The Great Upending by Beth Kephart
There’s something about Beth Kephart’s writing. Instantly she draws me in, exquisitely capturing the moment with sensory imagery. I'm right there, sitting on a windowsill, gazing at the night sky with eleven-year-old Sara Scholl and her younger brother Hawk.
Hawk kicks his bare feet. I kick mine. The air freckles up with fireflies. The trees wave their hands in the breeze.
This summer Sara is grappling with a physical condition that seriously affects her heart, a mysterious man who has taken up residence on the family farm, and the aftermath of a devastating fire.
Sara stands out among her peers. Literally. Taller than both of her parents, she is extremely thin and her feet are flat. She has a condition known as Marfan syndrome which affects the connective tissues throughout her body. Of critical concern is the possibility of an aortic rupture. A surgical procedure could save her life, but it requires the services of an expensive specialist in faraway Cleveland.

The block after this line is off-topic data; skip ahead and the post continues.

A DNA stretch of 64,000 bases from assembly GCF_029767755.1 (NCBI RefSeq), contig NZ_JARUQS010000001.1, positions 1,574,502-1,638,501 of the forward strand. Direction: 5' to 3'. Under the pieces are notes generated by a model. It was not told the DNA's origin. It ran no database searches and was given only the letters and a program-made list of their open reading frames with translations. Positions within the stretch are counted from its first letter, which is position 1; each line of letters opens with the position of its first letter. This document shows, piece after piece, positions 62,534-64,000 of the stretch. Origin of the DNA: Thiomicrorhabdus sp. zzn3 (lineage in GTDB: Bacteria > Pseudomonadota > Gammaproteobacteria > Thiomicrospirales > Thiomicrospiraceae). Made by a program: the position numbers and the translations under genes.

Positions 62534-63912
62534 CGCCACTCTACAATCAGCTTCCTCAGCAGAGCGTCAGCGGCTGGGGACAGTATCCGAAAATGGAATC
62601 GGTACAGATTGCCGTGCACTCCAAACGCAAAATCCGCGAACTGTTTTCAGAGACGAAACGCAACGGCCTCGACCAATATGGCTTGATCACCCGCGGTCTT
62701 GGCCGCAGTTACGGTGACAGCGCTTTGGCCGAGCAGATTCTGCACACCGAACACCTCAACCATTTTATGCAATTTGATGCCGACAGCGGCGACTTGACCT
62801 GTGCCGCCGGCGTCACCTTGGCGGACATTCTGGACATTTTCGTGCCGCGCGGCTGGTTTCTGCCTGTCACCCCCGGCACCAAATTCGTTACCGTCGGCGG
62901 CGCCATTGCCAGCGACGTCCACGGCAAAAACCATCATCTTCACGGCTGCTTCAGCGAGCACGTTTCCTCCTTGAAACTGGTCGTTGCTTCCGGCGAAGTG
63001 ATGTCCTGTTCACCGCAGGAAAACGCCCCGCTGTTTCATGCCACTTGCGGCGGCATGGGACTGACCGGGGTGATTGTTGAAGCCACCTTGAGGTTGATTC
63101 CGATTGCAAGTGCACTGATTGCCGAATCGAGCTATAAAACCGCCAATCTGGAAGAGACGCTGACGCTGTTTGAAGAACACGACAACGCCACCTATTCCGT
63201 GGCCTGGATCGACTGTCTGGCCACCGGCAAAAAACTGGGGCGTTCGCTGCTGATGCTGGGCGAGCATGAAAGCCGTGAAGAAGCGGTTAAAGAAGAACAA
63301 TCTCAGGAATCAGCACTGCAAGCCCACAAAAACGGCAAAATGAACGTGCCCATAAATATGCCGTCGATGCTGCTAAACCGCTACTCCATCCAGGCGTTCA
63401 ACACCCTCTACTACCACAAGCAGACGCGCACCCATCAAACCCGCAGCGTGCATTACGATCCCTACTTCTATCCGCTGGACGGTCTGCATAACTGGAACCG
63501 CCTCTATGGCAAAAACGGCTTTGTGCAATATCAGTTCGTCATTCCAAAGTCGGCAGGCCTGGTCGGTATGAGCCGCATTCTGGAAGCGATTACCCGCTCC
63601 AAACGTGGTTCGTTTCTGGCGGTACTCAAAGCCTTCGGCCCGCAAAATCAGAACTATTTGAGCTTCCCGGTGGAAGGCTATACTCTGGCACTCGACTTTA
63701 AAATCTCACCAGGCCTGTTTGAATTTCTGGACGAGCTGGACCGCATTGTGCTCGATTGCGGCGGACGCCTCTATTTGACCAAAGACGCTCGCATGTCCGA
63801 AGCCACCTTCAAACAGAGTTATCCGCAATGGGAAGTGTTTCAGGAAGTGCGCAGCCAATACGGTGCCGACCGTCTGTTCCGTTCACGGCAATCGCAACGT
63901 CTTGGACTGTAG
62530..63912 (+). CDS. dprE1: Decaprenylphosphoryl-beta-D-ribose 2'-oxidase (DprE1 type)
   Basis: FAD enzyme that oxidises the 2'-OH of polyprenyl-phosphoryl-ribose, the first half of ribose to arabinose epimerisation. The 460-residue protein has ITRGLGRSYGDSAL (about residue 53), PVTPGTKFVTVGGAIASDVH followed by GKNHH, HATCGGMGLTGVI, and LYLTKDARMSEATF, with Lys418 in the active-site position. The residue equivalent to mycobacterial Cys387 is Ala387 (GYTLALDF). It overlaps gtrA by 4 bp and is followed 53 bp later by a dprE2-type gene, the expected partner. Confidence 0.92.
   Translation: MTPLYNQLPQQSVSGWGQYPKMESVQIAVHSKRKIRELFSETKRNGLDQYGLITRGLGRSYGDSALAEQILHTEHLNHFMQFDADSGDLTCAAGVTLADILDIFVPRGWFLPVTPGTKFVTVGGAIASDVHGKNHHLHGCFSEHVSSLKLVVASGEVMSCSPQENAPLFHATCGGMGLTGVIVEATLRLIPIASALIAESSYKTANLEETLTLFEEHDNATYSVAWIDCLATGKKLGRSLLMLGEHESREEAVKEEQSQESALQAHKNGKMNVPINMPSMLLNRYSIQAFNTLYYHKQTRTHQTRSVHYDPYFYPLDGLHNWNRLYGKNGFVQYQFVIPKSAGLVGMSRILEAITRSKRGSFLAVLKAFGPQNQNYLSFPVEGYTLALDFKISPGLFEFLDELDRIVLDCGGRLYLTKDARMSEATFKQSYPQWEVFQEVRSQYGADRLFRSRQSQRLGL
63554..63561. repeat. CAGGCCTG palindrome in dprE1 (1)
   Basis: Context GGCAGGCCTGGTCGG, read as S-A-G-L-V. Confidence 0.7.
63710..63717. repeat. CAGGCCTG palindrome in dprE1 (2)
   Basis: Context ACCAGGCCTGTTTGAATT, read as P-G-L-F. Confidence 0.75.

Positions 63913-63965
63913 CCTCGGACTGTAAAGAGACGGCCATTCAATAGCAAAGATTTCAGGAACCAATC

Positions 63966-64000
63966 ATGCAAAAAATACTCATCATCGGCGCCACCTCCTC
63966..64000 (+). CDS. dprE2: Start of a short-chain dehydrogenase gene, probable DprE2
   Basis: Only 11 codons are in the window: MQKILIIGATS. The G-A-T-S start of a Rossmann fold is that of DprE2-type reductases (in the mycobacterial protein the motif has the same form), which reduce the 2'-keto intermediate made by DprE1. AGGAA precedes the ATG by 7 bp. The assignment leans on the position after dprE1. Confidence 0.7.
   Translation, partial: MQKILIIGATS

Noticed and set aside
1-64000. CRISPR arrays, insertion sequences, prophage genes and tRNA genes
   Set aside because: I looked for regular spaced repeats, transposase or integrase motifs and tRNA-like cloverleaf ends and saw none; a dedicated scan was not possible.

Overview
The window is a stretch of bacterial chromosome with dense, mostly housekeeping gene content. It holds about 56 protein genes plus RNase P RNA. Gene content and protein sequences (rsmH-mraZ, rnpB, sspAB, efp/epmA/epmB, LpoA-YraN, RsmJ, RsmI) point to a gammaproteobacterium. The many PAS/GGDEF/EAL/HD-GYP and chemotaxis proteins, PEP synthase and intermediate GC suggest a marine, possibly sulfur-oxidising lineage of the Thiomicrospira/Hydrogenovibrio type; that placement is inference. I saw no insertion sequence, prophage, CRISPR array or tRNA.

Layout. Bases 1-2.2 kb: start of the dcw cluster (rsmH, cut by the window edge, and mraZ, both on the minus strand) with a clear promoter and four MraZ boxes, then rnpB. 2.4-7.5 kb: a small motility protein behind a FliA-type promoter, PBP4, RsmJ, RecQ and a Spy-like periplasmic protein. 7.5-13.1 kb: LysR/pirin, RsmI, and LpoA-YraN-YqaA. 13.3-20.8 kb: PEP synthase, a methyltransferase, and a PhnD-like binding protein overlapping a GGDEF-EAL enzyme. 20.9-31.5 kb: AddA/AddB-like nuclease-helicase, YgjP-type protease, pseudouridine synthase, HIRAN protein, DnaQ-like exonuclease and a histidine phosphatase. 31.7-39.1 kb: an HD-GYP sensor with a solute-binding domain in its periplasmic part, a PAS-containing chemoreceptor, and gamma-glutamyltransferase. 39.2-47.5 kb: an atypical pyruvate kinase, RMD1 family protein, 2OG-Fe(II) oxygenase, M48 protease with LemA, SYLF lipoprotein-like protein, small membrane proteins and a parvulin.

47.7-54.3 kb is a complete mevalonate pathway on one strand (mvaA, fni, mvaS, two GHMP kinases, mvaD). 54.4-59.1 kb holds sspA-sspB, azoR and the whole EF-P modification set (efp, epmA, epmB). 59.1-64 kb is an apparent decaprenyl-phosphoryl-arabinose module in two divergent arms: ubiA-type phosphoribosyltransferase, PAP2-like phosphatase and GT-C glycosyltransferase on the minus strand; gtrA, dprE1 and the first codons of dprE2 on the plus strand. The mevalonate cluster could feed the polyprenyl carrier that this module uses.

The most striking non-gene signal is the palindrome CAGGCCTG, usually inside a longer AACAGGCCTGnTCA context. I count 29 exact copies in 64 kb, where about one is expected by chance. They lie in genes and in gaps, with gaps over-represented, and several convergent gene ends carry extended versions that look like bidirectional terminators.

Somehow despite, or maybe because of a life-threatening condition and the possibility of financial ruin, there is a reason to hope.
Hope is rain. Hope is Sara’s seed collection. Hope is a pair of red shoes.
I love this book. Considering current world events, The Great Upending has arrived at precisely the right time.